The evidence on which the decision was based is not before us. From certain findings of fact filed by the judge, it appears that J. C. Robertson, the defendants' intestate, on March 1, 1906, gave to the plaintiffs a written order for a "trustee's receipt for five hundred shares of the Utah-Bingham Mining Company at $4.00 per share;" paying $200 on account, and agreeing to pay the balance in six and twelve months. Subsequently the plaintiffs procured the receipt or certificate in the name of J. C. Robertson as owner which was to be delivered to Robertson on payment of the balance
of the purchase money. Presumably the judge found that this arrangement was made with the consent of Robertson. Among other things the memorandum states: "I find from the course of the correspondence between the parties that the defendants' intestate expressed his willingness to pay for the same, but also stated his inability to raise the necessary money and asked for an extension of time."
The finding in favor of the plaintiffs for the balance of the purchase price must have been based upon the judge's conviction that the evidence of the entire transaction between the parties, of which the written order was only a portion, established a case of an executed sale, and not merely an executory agreement to purchase. In the absence of the evidence clearly we cannot say that such conclusion was not warranted. On the contrary, it would appear from the record that the parties intended the title of the trustee's certificate to pass, and that the plaintiffs had done all they had to do in order to divest themselves of the property in the stock and to effect a complete transfer thereof to Robertson. The trustee's certificate was appropriated to the defendants' intestate, and he could obtain actual possession at any time upon payment of the balance of the price. Here could be found at least a completed bargain and sale, with transfer of title; and upon the buyer's refusal to pay, the seller was entitled to recover the purchase price, notwithstanding his retention of a lien therefor. Thompson v. Alger, 12 Met. 428 . Frazier v. Simmons, 139 Mass. 531 . Mitchell v. Le Clair, 165 Mass. 308 . Obery v. Lander, 179 Mass. 125 .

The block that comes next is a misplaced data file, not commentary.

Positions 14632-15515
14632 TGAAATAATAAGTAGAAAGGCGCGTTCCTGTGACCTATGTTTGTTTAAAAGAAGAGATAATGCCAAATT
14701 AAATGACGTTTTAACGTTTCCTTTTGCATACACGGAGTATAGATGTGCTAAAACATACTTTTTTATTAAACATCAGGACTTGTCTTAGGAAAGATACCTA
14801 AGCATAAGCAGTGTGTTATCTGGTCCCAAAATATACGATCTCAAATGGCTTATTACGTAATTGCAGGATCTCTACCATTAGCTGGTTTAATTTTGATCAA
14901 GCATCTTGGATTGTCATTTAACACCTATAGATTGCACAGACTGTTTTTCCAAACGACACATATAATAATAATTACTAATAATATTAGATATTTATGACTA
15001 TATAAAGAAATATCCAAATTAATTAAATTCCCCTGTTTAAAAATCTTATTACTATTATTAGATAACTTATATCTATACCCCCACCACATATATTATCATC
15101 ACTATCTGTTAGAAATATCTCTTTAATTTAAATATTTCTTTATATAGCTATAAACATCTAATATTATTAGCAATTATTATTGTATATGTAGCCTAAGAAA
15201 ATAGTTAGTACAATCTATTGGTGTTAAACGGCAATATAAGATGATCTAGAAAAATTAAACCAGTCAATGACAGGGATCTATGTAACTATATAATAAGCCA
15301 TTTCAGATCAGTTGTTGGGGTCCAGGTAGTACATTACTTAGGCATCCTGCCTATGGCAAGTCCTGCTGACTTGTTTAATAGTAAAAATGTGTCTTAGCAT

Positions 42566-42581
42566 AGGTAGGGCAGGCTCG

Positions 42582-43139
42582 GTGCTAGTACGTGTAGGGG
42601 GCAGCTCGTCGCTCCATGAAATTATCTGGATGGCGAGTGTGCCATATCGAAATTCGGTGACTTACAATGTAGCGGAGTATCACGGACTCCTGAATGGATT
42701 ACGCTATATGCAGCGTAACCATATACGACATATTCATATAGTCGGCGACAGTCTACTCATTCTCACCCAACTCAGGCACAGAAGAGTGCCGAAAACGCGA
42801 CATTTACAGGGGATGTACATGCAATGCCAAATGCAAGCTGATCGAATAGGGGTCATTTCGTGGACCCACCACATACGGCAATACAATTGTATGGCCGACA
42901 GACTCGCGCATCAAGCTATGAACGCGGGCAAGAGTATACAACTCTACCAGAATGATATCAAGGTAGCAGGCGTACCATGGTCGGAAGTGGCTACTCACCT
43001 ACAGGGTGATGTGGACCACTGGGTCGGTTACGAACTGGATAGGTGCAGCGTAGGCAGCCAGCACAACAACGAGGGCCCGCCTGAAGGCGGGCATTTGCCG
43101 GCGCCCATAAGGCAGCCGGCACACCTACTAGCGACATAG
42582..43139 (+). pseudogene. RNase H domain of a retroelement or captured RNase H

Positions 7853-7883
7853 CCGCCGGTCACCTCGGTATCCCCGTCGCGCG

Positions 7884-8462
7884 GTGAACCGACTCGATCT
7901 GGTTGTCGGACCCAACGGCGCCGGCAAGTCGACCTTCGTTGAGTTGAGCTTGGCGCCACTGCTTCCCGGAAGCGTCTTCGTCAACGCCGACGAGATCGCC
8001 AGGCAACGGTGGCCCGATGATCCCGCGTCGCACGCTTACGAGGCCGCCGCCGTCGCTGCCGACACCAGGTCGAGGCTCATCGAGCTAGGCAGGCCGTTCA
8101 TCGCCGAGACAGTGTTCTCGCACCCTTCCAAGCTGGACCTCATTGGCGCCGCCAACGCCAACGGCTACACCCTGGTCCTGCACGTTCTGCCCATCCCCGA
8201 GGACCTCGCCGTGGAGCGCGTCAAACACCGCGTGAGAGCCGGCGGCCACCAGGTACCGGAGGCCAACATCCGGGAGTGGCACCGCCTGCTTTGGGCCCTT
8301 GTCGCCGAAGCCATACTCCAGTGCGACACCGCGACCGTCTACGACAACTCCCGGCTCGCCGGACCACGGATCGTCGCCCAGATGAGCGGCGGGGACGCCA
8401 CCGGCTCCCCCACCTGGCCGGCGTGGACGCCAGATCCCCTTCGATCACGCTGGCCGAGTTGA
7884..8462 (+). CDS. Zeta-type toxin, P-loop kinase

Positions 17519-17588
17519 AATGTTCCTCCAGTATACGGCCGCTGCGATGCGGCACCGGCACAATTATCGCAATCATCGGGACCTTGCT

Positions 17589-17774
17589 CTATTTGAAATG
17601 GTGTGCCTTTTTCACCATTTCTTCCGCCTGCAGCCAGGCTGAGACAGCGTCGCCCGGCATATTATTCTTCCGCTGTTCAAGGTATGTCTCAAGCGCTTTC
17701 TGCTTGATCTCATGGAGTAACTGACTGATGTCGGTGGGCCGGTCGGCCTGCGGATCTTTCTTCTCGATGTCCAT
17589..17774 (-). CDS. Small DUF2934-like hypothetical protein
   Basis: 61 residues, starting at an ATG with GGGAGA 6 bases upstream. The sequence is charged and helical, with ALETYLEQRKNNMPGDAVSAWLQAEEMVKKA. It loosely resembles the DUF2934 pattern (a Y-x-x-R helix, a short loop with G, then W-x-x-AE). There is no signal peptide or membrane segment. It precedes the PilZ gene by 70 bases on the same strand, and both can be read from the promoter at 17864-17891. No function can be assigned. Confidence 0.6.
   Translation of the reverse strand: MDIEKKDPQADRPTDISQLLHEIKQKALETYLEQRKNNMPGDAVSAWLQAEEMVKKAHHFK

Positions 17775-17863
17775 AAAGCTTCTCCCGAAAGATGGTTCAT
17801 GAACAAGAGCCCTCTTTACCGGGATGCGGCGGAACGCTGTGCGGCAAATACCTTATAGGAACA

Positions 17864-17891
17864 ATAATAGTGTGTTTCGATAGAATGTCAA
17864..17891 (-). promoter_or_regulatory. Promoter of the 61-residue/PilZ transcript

In view of the express stipulation in the exceptions that they relate entirely to the measure of damages, and the uncontradicted statement in the plaintiffs' brief that the first and second requests for rulings were waived by the counsel for the defendants, we do not consider that any question of pleading is now before us. It may be said, however, that it sufficiently appears by the declaration that the plaintiffs relied upon a completed sale and not upon an executory contract to sell.